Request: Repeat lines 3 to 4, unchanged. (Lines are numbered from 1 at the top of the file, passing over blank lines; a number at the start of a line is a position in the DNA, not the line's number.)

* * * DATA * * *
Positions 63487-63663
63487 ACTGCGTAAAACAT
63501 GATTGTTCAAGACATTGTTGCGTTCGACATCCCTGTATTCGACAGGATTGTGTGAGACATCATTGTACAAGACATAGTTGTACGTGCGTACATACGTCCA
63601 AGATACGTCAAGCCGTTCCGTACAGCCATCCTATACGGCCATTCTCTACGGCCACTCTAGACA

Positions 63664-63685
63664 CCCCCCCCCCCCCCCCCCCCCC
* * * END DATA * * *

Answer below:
63501 GATTGTTCAAGACATTGTTGCGTTCGACATCCCTGTATTCGACAGGATTGTGTGAGACATCATTGTACAAGACATAGTTGTACGTGCGTACATACGTCCA
63601 AGATACGTCAAGCCGTTCCGTACAGCCATCCTATACGGCCATTCTCTACGGCCACTCTAGACA